Grigg-Skjellerup is a comet that was first discovered in 1808 by the French comet-hunter, Jean-Louis Pons. At first, it was named 1808 III because it was the third comet to be discovered that year. It was observed once more 23rd of July, 1902 by an amateur astronomer named John Grigg (from Thames, New Zealand). Between 23rd of July and 3rd of August, the comet was observed 14 times. Due to a waxing moon, it was not possible to observe the comet after these 11 days. The result of this was that only a vague path could be calculated.

Many years went by, until the comet was again observed on the 17th of May, 1922, by J. Frank Skjellerup. According to Skjellerup, the comet looked like an extremely faint nebula, and was "about twice the diameter of Jupiter".

At that time, astronomers did not know that the comet discovered by Grigg and Skjellerup was the same comet. In 1927 R. T. Crawford and W. F. Meyer compared the path-calculations with the one made after Grigg's discovery in 1808, they claimed that it was the same comet, and renamed it Grigg-Skjellerup. They measured its period to be 5 years.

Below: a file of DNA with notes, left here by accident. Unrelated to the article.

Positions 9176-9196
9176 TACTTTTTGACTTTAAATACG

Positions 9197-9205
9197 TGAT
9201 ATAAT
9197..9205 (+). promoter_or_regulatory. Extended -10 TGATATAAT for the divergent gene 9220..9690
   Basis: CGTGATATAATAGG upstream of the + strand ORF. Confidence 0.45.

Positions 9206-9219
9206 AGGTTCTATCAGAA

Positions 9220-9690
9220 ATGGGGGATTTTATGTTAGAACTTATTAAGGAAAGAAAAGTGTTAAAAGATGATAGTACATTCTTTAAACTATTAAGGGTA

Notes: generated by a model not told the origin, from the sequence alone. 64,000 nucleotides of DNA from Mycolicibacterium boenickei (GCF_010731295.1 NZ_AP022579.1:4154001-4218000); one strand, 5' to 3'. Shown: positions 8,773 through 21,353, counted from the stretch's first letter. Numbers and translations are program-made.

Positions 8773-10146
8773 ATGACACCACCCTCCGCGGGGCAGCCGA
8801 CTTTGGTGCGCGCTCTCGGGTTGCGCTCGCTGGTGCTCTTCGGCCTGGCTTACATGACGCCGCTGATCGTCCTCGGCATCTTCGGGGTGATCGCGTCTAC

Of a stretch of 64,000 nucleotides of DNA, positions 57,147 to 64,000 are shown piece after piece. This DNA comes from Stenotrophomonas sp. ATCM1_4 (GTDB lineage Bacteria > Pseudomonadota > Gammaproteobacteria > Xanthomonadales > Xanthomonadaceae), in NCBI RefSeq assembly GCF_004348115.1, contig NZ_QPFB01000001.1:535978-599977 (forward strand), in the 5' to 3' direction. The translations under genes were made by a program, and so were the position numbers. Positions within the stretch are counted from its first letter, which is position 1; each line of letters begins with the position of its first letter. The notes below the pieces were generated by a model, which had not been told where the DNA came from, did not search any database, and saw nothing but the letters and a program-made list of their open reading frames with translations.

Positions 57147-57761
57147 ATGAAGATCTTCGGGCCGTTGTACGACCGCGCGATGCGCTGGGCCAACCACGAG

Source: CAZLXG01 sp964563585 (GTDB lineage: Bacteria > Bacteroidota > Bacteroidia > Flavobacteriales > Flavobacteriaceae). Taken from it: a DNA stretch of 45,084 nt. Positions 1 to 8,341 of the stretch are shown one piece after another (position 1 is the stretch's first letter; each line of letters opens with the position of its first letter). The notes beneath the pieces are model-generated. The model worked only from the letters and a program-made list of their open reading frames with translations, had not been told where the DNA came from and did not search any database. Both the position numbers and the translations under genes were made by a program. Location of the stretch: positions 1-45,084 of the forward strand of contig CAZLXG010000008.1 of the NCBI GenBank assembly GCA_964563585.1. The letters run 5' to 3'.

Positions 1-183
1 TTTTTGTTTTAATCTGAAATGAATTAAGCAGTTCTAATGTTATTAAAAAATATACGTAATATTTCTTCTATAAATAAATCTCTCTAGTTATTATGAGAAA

Due to Jupiter's enormous amount of gravity, the comet's perihelion distance increases from year to year. In 1725 this distance was 0.77 AU and in 1922 it was 0.89 AU.

During 1986, a Slovakian astronomer named Lubor Kresak suggested that Grigg-Skjellerup could be the same comet discovered by Jean-Louis Pons in 1808.

On 10th of July, 1992, a probe named Giotto tried to photograph Grigg-Skjellerup. Since Giotto originally was built to photograph Halley's Comet 6 years earlier, the camera was set for a different trajectory than Grigg-Skjellerup's, and therefore missed by a mere 100 to 200 km.

  • Comets - A Descriptive Catalogue, G.W.Kronk, Enslow Publishers (1984)
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